A hapless but resilient tramp (Charlie Chaplin) falls in love with a blind flower girl (Virginia Cherrill) on the tough city streets. Upon learning that she and her grandmother are to be evicted from their home, the tramp undertakes a series of attempts to provide them with the money they need, all of which end in humiliating failure. But after a drunken millionaire (Harry Myers) lavishly rewards him for saving his life, the tramp can change the flower girl’s life forever.
THE GOLD RUSH 1925
A prospector goes to the Klondike in search of gold and finds it and more.
     In this classic silent comedy, the Little Tramp (Charles Chaplin) heads north to join in the Klondike gold rush. Trapped in a small cabin by a blizzard, the Tramp is forced to share close quarters with a successful prospector (Mack Swain) and a fugitive (Tom Murray). Eventually able to leave the cabin, he falls for a lovely barmaid (Georgia Hale), trying valiantly to win her affections. When the prospector needs help locating his claim, it appears the Tramp’s fortunes may change.
THE IMMIGRANT 1917
Charlie is an immigrant who endures a challenging voyage and gets into trouble as soon as he arrives in America.
     The Immigrant was selected for preservation by the Library of Congressas being “culturally, historically, or aesthetically significant”.[1]
A DOGS LIFE 1917
The Little Tramp and his dog companion struggle to survive in the inner city.
     Charlie rescues a stray from other dogs, and together they meet Edna after finding a wallet full of cash.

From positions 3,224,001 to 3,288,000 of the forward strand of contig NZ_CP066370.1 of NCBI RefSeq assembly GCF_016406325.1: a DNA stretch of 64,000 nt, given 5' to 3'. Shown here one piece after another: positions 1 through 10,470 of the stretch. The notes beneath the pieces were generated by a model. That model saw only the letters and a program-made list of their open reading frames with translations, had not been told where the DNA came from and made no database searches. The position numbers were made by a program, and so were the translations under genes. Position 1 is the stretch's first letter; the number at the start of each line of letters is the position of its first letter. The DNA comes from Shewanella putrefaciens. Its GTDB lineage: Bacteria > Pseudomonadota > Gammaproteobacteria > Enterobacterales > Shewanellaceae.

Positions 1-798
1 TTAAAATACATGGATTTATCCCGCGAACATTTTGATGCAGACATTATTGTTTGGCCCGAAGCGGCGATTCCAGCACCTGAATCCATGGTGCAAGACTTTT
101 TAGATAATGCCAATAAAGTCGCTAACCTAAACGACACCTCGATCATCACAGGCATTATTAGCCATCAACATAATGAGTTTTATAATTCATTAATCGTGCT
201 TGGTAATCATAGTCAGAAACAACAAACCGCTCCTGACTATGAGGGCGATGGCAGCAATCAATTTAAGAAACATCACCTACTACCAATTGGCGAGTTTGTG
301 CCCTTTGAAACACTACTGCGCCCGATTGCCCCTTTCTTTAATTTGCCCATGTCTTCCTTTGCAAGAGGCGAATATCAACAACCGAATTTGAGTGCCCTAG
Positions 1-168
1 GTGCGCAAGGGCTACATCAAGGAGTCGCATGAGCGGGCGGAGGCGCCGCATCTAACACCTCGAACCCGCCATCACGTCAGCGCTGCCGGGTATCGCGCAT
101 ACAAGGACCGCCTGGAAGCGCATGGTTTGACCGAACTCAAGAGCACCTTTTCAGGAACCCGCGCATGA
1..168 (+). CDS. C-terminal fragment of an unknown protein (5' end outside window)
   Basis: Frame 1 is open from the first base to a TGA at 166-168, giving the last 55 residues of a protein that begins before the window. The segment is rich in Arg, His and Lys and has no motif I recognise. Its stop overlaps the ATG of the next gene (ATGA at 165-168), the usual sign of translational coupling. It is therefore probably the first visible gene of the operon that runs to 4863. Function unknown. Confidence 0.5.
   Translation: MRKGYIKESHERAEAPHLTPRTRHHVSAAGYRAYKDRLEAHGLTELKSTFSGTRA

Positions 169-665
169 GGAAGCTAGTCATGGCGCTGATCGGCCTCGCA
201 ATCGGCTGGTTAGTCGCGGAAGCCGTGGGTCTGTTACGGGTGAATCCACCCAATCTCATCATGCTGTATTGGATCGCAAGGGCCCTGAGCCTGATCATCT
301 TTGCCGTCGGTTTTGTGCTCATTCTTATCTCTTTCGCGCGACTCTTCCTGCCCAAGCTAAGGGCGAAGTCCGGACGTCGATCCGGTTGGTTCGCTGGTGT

THE CIRCUS 1928
The Tramp finds work and the girl of his dreams at a circus.
     Wrongfully accused of criminal acts, a tramp (Charlie Chaplin) unwittingly ducks into a big top, where his bumbling attempts to avoid pursuing police officers earn the laughter and applause of the circus-goers. Impressed, the ringmaster (Allan Garcia) decides to employ the tramp as an entertainer. In between getting trapped in a lion’s cage and partaking in clumsy high wire escapades, he falls for a beautiful show rider (Merna Kennedy), who unfortunately has eyes for a daring tightrope acrobat.

 

Happy Antepenultimate Day of 2017

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Today… the 29th of December, on the day preceding the next to last day of 2017 as the daylight fades down the channel, Gavin and Wyatt take a moment to reflect.

Lady Macbeth: Macbeth Act 3, scene 2, 8–12
How now, my lord, why do you keep alone,
Of sorriest fancies your companions making,
Using those thoughts which should indeed have died
With them they think on? Things without all remedy
Should be without regard: what’s done, is done.
Duke Senior:  As You Like It Act 2, scene 7, 120–126
True is it that we have seen better days,
And have with holy bell been knoll’d to church,
And sat at good men’s feasts, and wip’d our eyes
Of drops that sacred pity hath engend’red;
Macbeth:   Macbeth Act 5, scene 5, 19–28
To-morrow, and to-morrow, and to-morrow,
Creeps in this petty pace from day to day,
To the last syllable of recorded time;
And all our yesterdays have lighted fools
The way to dusty death. Out, out, brief candle!
Life’s but a walking shadow, a poor player,
That struts and frets his hour upon the stage,
And then is heard no more. It is a tale
Told by an idiot, full of sound and fury,
Signifying nothing.

 

Time Magazine called…

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Hello Fellow Americans,

       As Donald Trump proclaimed on Twitter:

       Time Magazine called to say that I was PROBABLY going to be named “Man (Person) of the Year,” like last year, but I would have to agree to an interview and a major photo shoot. I said probably is no good and took a pass. Thanks anyway!

       Sure… just like they called Gavin and Wyatt,

but discovered they were dogs not persons and they would have to agree to obedience training and a major gun dog shoot.  They said probably a bark and took a piss.  Woof anyway?